September 26, 2019
Florida Returned Federal HIV Funding… and HIV Incidence Rose
On September 11, the Guardian (a British paper) broke the news that former Florida Governor Rick Scott “left millions of federal dollars unspent to fight HIV” during his tenure, including CDC funding offered to the state for HIV prevention and Ryan White funds offered for treatment.
Marlene LaLota, after decades of working in the Florida Department of Health, was appointed Administrator of its HIV/AIDS section in 2014. Although her predecessors had no difficulty getting essential budget authority increases allocated to them by the department, LaLota found herself completely blocked. She was forbidden from talking about her section’s budget with anyone in the governor’s office, the state legislature (which approves the budget) or anyone else outside of her section.
LaLota resigned from the Health Department in 2016. Recently, she told the Guardian that “the Scott administration forbade anyone on her team from discussing budget concerns directly with legislators… Rick Scott had us all on lockdown.” She added, “I wrote a plan to end the epidemic. But we were stopped at every turn. I could not give that money away to save my life.”
Her colleagues confirm that they were not permitted to discuss the situation with anyone, including members of the Florida legislature, at risk of being fired. The legislature, for its part, seems to have been largely unaware of the damage being inflicted on Florida’s HIV response.
During fiscal years 2014-2015, the Guardian reports, “Florida was forced to return to the federal government $54 million in unspent grants for combating HIV” because they “did not engage in the routine practice of asking the federal agency for permission to carry over unspent Part B funds.” In 2015, Scott’s administration also “directly blocked two US Centers for Disease Control and Prevention (CDC) grant applications” that totaled $16 million. This funding was earmarked for Miami and Broward counties, both afflicted with very high HIV rates, so the applications would likely have been approved.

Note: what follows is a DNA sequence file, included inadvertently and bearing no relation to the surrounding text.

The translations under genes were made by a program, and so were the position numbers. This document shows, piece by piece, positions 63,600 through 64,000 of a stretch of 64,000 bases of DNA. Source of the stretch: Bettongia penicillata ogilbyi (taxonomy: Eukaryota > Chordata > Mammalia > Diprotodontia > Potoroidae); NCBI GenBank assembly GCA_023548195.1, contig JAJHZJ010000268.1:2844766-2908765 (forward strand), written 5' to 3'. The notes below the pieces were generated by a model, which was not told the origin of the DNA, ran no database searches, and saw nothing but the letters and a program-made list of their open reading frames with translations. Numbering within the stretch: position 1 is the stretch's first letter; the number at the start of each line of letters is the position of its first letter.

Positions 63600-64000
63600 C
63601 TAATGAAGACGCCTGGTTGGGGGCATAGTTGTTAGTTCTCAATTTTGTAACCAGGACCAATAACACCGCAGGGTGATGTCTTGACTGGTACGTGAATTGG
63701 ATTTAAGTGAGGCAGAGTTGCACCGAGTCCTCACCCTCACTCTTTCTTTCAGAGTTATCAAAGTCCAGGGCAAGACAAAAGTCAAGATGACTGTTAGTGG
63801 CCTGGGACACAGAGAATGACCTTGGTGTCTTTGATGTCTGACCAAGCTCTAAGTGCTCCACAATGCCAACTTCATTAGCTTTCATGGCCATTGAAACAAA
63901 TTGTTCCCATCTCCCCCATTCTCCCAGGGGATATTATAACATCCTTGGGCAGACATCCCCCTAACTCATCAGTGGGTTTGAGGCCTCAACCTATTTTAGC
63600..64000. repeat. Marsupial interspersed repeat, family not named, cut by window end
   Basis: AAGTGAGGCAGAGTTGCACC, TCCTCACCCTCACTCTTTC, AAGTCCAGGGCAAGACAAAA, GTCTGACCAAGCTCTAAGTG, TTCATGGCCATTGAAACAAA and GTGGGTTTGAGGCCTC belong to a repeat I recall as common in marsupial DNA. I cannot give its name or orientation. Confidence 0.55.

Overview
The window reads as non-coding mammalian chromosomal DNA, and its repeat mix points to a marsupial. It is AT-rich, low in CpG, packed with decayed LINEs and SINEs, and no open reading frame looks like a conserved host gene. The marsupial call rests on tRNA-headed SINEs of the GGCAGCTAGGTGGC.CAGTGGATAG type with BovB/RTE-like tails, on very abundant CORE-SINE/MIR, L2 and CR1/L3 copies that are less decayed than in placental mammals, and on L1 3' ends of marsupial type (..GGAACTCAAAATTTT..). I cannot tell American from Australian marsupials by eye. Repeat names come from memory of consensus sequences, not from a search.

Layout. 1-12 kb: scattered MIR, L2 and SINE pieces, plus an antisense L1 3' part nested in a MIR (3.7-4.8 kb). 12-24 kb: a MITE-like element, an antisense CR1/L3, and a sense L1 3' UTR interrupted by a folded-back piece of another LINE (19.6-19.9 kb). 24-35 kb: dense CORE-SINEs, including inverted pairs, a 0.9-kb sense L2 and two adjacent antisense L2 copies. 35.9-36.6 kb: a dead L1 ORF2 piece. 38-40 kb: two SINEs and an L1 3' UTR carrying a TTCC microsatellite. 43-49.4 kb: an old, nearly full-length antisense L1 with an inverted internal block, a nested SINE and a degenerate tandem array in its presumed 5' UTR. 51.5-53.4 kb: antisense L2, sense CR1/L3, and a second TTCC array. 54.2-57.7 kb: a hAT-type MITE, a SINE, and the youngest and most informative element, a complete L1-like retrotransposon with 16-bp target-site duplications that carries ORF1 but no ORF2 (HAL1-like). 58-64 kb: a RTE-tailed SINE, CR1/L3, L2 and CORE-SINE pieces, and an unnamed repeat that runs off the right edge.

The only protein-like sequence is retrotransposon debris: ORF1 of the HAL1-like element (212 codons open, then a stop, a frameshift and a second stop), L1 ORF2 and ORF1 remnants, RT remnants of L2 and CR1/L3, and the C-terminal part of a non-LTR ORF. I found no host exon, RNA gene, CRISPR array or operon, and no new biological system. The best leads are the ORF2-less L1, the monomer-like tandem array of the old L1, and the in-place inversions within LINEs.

Decisions to pass on these opportunities removed access to over $70 million from the budgets of the Florida Health Department’s HIV/AIDS and STI sections. In 2017, Scott ran for and won a US Senate seat. Governor Ron DeSantis has taken his place but the financial situation of these two sections of the Health Department has yet to change dramatically. In 2017, Florida had more new HIV cases reported (4700) than any other state.
Scott’s successor, Governor Ron DeSantis also made a statement on the situation on September 11. He said he had already met with federal funders to “boost the support for HIV prevention and treatment.” With regard to HIV infection rates he said, “If we do it right, you will actually see an increase in infection rates at first, because we’ll be finding ways to bring people out of the shadows who just aren’t getting seen.”
He added, “I actually hoped we could do it by now, but we just haven’t gotten the sign-off from the feds.” Other state officials note that the number of HIV diagnoses in Florida declined by 18% overall between 2008 and 2018. Nevertheless, the number of new infections in the state began trending upward in 2013.
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